The reasons behind coffee roasting
Roasting is one of the most important steps in the coffee making process and plays a big part in determining the final taste of what ends up within your coffee cup. Many people don’t realise that coffee starts its life as part of a plant on a farm, often located in some beautifully remote coffee-making region across the world. When it is first picked and removed from the coffee cherry, coffee is green in colour, has a grassy, vegetable-like appearance and has little-to-no taste – quite different to the dark, rich brown coffee bean that most of us know and love. The roasting process releases the potential of each little bean and transforms it from its raw green state, into crispy and flavoursome little seeds of deliciousness.
How is coffee roasted?
It takes years of practice and training to master the intricate process of coffee roasting. An expert roaster holds the ability to ‘read’ beans and perfectly time each roast to match the unique characteristics and flavours of each batch. The best, most delicious coffee beans can be completely ruined in just a few seconds if the roaster doesn’t know what they’re doing. The method of coffee roasting is complex and requires an in-depth understanding of the bean’s sugars, proteins, acids and more.
At the start of each roast, green beans are loaded into a heating system. An intense level of heat is applied to the beans and their colour transforms from green to yellow and then into varying shades of brown. Generally speaking, coffees roasted to temperatures between 180°C and 205°C is a light roast, between about 210°C and 230°C is a medium roasts, and from 240°C to 250°C is considered to be dark roast.
Roasting profiles - What do different roasts taste like?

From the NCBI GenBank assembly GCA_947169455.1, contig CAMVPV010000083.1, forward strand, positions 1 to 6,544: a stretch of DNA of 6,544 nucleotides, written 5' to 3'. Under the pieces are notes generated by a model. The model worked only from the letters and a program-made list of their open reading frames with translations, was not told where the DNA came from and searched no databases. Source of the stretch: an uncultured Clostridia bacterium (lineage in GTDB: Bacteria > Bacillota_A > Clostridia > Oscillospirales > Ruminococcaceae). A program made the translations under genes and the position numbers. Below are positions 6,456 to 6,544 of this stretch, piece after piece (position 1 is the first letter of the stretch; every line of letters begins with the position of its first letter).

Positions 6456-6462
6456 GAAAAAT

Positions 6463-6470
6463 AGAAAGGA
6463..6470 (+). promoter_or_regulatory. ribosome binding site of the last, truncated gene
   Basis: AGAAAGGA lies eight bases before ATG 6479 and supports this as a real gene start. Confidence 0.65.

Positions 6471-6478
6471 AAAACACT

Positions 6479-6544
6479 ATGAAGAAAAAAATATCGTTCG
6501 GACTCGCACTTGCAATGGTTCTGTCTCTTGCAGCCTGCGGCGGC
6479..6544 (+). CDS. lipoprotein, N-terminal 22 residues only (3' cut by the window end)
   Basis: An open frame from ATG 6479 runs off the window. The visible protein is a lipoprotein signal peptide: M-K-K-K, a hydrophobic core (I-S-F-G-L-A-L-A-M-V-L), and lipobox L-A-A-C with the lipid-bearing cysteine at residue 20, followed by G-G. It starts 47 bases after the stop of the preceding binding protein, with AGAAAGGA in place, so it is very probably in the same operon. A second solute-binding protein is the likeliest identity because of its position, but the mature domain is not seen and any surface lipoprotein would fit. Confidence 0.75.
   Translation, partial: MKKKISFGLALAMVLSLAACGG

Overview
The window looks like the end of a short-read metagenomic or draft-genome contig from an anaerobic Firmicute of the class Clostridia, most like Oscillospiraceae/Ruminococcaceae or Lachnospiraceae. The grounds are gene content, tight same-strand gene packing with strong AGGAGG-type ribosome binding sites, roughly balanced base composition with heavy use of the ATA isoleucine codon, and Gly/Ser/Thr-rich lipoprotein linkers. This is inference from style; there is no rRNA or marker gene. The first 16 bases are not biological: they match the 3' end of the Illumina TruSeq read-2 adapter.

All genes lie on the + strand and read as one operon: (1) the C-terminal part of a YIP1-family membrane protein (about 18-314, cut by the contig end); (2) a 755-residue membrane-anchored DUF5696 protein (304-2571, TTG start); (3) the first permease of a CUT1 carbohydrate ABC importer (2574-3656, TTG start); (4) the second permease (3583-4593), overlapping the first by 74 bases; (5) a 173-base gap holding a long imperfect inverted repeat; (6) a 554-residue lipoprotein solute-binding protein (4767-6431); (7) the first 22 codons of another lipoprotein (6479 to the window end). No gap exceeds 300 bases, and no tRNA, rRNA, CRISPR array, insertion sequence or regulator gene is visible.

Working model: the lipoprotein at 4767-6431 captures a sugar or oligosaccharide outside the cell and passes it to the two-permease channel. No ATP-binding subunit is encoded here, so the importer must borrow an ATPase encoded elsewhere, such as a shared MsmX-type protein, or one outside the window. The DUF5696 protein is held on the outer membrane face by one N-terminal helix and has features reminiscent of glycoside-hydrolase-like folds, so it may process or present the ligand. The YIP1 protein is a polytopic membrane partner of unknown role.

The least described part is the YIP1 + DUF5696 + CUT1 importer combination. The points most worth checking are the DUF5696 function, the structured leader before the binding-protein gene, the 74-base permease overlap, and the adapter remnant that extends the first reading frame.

Light roasts have the shortest roasting process and therefore retain more of the original flavours of the bean. They also tend to hold the highest caffeine content of all of the roast types. Light roasts are light brown in colour and have little-to-no oil on the surface of the beans. They tend to have an acidic and grain-like taste.
Enjoy Volluto for a lightly roasted coffee.
The slightly longer roasting process reveals a more balanced and aromatic bean. Like the light roasts, medium roasts lack an oily surface but are slightly richer in colour. Their taste is less-raw than their lighter counterparts and they usually have a more balanced flavour and stronger aroma.
Enjoy Ispirazione Genova Livanto for a medium roasted coffee.
As one could expect, dark roasts have a deep and chocolatey colour and often have an oily sheen on the surface of the bean. As the beans spend the longest time in the roasting process, they lose much of their origin flavour and instead hold a bitter and smoky taste.
Enjoy Ispirazione Firenze Arpeggio for that classic dark roasted coffee taste.
The best coffee roasts
Learning about your roasting preferences will be a matter of taste-testing. You may find that you enjoy a darker roast with a strong flavour first thing in the morning in your flat white and a lighter roast Lungo as an afternoon pick-me-up. You may enjoy the rawness of a light roast or the deep bitterness of a dark roast. Or you may sit squarely in the middle and prefer the best of both worlds with a medium roast. Your roast level preference will completely depend on your individual palate. The best way to discover your favourite is to taste and enjoy lots of different types of coffee – not a bad way to explore the possibilities, is it?
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